Make no mistake about the likely outcome of such global court decisions. Americans will be the losers. As in all UN bodies except the Security Council, where we retain our veto power, the anti-American bloc will usually prevail. There will be no appeal to our own courts established under the U.S. Constitution, including the Supreme Court.
We can address common problems like the environment that transcend national borders without forfeiting self-government under our own Constitution. Each country should be able to enact and enforce its own laws under that country's governmental process rather than submit to some supra-national rulemaking or judicial behemoth, run through the United Nations or a spin-off international body. This is in keeping with the UN Charter's original goal-setting approach to global problems that transcend national boundaries, to be achieved through cooperation among sovereign nations. It is also the only way to keep faith with our own Constitution. Global interdependence can be acknowledged without giving up national independence.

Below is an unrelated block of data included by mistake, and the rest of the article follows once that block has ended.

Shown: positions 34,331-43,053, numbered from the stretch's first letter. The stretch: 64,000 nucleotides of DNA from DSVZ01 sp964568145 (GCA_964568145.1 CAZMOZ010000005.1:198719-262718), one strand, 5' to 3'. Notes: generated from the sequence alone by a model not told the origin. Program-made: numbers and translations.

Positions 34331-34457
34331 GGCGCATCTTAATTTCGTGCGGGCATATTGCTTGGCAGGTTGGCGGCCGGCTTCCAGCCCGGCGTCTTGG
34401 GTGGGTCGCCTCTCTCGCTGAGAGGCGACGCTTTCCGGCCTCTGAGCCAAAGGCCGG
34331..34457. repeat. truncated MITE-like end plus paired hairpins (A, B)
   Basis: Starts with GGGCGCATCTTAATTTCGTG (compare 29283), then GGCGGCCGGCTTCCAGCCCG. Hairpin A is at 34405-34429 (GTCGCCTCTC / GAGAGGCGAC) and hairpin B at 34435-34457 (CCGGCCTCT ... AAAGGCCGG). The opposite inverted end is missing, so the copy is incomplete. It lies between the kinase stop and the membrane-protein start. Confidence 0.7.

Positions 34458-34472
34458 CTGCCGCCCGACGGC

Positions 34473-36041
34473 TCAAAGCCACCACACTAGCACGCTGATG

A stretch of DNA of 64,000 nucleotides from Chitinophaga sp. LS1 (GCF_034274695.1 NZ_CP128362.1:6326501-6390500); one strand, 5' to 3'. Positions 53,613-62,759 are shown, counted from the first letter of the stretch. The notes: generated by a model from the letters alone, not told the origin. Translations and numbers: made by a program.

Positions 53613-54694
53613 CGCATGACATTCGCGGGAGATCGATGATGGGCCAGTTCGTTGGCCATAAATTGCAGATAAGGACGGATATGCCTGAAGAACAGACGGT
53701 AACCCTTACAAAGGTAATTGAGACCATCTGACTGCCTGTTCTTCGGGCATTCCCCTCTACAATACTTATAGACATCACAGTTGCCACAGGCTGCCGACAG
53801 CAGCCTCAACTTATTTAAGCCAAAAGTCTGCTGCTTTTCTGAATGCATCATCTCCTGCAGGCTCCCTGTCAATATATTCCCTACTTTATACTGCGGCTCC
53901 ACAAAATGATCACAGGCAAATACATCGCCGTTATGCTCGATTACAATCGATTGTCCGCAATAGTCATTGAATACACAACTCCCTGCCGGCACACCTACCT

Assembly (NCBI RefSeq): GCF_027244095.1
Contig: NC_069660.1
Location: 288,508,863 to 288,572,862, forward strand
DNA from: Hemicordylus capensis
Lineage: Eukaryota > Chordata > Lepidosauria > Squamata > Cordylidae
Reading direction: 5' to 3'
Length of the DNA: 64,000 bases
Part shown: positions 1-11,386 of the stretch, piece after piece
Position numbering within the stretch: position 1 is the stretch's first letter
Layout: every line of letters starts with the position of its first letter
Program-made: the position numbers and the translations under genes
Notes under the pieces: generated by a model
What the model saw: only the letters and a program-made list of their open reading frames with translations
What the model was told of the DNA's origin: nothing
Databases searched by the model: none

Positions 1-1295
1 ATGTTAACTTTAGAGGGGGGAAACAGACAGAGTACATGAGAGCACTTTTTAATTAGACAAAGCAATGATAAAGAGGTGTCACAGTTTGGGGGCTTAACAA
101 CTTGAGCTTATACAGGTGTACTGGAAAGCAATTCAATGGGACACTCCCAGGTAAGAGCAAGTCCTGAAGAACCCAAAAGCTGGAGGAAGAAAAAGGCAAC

The United Nations and its backers around the world have a very different agenda. They are trying to bring about a paradigm shift in international relations. They want to move away from state-to-state dealings, where only the UN’s member states have been the subjects of binding treaties and international law dispute resolution. Instead, on every issue that they believe affects human rights, including the environment, they want to establish a body of international law prescribing basic universal rights and obligations. These international norms would be enforceable against any transgressor in one or more global forums that are open to individuals who claim that their rights have been detrimentally affected. The global forums would be vested with authority to assign individual liability to defendants and to generate enforceable remedies.
This is the direction that we may be heading, particularly if the left re-captures the White House. Even President Bush is bowing to political pressure. He supports the UN’s Law of the Sea Treaty that is now sailing through the Senate for ratification. Just imagine what President Hillary Clinton will do when she takes office. What scarier thought can there be during this Halloween season!
 It should be noted that this report is in addition to the alarmist global warming report issued several months ago by the UN’s Intergovernmental Panel on Climate Change, which shared the Nobel peace prize with its fellow alarmist, Al Gore.
 Environment: An Int'l Court to Try Ecological Crimes? by Thalif Deen, Inter Press Service (September 24, 2007).